Support Skift’s Independent JournalismMake a Contribution Now
Two incidents involving Boeing Co.’s 787 Dreamliners have renewed safety concerns about the model following battery malfunctions that grounded the fleet earlier this year.
Boeing’s shares had their biggest drop in two years after a fire on a parked 787 operated by Ethiopian Airlines Enterprise was put out by crews at London’s Heathrow airport. No one was on board and there were no injuries. TUI Travel Plc’s charter arm Thomson Airways Ltd. said one of its 787s turned back to Manchester, U.K., because of an unspecified fault after it left for Orlando Sanford International Airport in Florida.
While the causes aren’t yet known, the events are a blow to Chicago-based Boeing as it tries to restore confidence in the 787, which was grounded worldwide in January after the melting of lithium-ion batteries on two of the planes. Airlines began restoring the twin-engine Dreamliners to commercial flights in April after the U.S. regulators cleared the model for service.
“Another battery-related incident would represent the worst-case scenario for Boeing shares as it might cause investors to revisit financial consequences associated with another grounding of the aircraft, potential production stoppages and any sort of redesign,” Carter Copeland, a New York-based analyst with Barclays Plc who rates the company’s shares overweight, said in a research report. “This is not something that appears to be highly likely based on the information we have so far, but again it’s still early.”
Boeing slid 4.7 percent to $101.87 at the close in New York, the biggest daily decline since Aug. 18, 2011. Earlier in the day, before news of the fire, the stock reached an intraday record high of $108.15. The shares have risen 35 percent this year, as the Standard & Poor’s 500 gained 18 percent.
The stock pared some of its losses after analysts said scorch marks indicated the fire at Heathrow probably wasn’t related to the lithium-ion batteries.
The damage appears to be above the crew rest area and “should have very little connection to electrical systems,” Douglas Harned, a New York-based aerospace analyst with Bernstein Research, wrote in a note to clients. He rates Boeing shares outperform.
“Most importantly, the two key lithium-ion batteries are far away from the location of the fire,” Harned said. He said he doesn’t see the incident as a risk to the 787 program.
Boeing personnel and investigators from the U.K. and U.S. plan to investigate what caused the blaze on the Ethiopian Airlines jet, which had been parked for eight hours. Boeing is working to fully understand and address the incident at Heathrow, said Doug Alder, a company spokesman, in an e-mail.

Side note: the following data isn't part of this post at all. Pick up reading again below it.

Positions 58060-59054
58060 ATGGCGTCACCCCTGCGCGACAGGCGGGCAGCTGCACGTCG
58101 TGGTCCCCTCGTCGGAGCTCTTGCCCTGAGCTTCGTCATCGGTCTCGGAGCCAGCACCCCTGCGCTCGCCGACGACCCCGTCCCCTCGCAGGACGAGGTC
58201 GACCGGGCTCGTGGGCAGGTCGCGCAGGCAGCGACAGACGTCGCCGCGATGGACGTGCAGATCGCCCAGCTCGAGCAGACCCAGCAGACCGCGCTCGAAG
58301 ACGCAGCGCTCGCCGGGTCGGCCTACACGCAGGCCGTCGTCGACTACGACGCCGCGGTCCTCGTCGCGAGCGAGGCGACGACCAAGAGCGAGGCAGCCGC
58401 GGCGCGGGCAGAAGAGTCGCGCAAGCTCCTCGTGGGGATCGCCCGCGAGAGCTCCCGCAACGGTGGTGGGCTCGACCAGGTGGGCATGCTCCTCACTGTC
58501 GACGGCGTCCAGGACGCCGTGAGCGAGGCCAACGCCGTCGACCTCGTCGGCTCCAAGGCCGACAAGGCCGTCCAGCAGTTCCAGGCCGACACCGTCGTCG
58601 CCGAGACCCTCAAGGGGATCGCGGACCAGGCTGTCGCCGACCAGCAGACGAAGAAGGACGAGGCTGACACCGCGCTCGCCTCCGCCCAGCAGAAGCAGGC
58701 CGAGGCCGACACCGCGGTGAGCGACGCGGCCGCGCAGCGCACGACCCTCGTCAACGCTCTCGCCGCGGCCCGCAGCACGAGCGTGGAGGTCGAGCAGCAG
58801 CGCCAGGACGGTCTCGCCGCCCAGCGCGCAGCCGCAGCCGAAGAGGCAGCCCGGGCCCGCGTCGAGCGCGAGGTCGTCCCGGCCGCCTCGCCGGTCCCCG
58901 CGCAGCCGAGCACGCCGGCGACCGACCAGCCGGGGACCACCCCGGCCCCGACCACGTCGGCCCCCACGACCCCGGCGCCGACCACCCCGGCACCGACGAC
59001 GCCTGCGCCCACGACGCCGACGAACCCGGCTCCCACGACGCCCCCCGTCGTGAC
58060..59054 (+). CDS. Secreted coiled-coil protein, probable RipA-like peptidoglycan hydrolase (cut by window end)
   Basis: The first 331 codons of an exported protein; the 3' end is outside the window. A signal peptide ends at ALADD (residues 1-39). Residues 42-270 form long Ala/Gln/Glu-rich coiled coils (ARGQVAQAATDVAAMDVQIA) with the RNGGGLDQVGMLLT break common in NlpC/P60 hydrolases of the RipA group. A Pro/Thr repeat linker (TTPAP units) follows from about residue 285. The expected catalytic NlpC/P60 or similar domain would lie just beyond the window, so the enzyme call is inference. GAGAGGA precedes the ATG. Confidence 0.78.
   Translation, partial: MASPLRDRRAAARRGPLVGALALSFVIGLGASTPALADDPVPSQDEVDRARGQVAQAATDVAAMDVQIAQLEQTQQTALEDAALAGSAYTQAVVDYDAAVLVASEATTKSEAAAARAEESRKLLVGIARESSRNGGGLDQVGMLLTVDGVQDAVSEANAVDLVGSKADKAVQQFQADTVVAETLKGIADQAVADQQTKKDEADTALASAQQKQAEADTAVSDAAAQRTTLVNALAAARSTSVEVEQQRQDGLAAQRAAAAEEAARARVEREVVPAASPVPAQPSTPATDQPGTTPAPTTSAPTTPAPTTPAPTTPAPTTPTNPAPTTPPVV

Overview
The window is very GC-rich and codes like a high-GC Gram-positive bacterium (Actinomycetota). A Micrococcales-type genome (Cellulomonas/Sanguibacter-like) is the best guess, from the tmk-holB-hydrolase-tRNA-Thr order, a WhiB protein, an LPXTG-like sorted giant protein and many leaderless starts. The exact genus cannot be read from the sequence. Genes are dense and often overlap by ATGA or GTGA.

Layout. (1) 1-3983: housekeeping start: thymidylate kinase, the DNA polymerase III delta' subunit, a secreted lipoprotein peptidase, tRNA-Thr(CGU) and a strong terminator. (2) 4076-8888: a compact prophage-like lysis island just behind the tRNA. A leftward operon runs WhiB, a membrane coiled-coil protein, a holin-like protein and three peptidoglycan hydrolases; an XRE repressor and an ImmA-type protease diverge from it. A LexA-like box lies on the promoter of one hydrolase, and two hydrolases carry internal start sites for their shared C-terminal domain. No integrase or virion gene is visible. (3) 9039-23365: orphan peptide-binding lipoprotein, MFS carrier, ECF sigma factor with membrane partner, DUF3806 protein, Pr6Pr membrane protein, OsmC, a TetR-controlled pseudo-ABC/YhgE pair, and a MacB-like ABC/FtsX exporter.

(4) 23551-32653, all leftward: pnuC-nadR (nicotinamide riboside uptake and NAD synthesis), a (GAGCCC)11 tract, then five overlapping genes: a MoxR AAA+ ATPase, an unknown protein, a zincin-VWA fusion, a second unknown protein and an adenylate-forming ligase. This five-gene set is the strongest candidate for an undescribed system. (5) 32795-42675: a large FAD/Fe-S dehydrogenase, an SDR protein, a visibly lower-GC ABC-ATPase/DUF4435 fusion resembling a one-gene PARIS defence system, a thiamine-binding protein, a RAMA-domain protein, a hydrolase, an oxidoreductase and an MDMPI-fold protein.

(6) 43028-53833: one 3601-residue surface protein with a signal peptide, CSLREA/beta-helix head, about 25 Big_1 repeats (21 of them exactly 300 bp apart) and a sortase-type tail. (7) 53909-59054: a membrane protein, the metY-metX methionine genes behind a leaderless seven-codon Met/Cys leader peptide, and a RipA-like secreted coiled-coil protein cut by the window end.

The Heathrow fire appears to have been in “a very complicated area of the structure that ties together the fuselage barrel, the tail cone and vertical fin loads,” Robert Mann, an aviation consultant in Port Washington, New York, said in an e-mail. “It will be a complicated repair — if it is repairable. I think every current and prospective operator will be looking at the outcome.”
Rick Whittington, a New York-based aerospace analyst with Drexel Hamilton LLC, said that “we think this was a galley fire or perhaps some other piece of electrical equipment.” He said that “this shouldn’t have any measurable impact on earnings.”
“Let’s see what the safety investigators come up with over the weekend,” Whittington, who rates the shares buy, said in a telephone interview. “I’m sure we’ll know by Monday.”
The U.S. Federal Aviation Administration grounded the Dreamliner on Jan. 16 after the lithium-ion batteries overheated on two aircraft, with one catching fire in Boston with no passengers aboard. In that incident, a Japan Airlines Co. 787 experienced what U.S. safety investigators called an uncontrolled chain reaction that charred the battery. The second malfunction occurred on an ANA Holdings Inc. plane that took off from Japan and was forced to make an emergency landing.
The FAA cleared the plastic-composite 787 to fly again after Boeing redesigned the battery to include more protection around individual cells to contain any overheating, a steel case to prevent fire and a tube to vent any vapors outside the fuselage.
Ethiopian Airlines on April 27 made the first Dreamliner flight after the grounding was lifted, traveling from Addis Ababa to Nairobi. The carrier has four 787s.
Through June, Boeing had delivered 66 Dreamliners to 11 airlines and a leasing company, including six to United Continental Holdings Inc. The 787 has a list price of $206.8 million.
The Japanese carrier ANA has taken delivery of 20 Dreamliners, the most of any airline, and was the first to receive the plane, in September 2011, according to Boeing’s website.
While Boeing officials maintain the 787’s reliability is on par with the Boeing 777 at this stage in its development, some industry watchers disagree.
“I’m hard-pressed to find any other aircraft to come into service with this level of conspicuous problems,” said Richard Aboulafia, vice president at Teal Group, an aerospace consultant based in Fairfax, Virginia. The 777 also had operational glitches and teething problems, “but there weren’t flames,” he said.
With assistance from Alan Levin in Washington, Mary Schlangenstein and Thomas Black in Dallas and William Davison in Addis Ababa. Editors: John Lear, Jennifer Sondag. To contact the reporters on this story: Julie Johnsson in Chicago at firstname.lastname@example.org; Robert Wall in London at email@example.com. To contact the editors responsible for this story: Jennifer Sondag at firstname.lastname@example.org; Benedikt Kammel at email@example.com.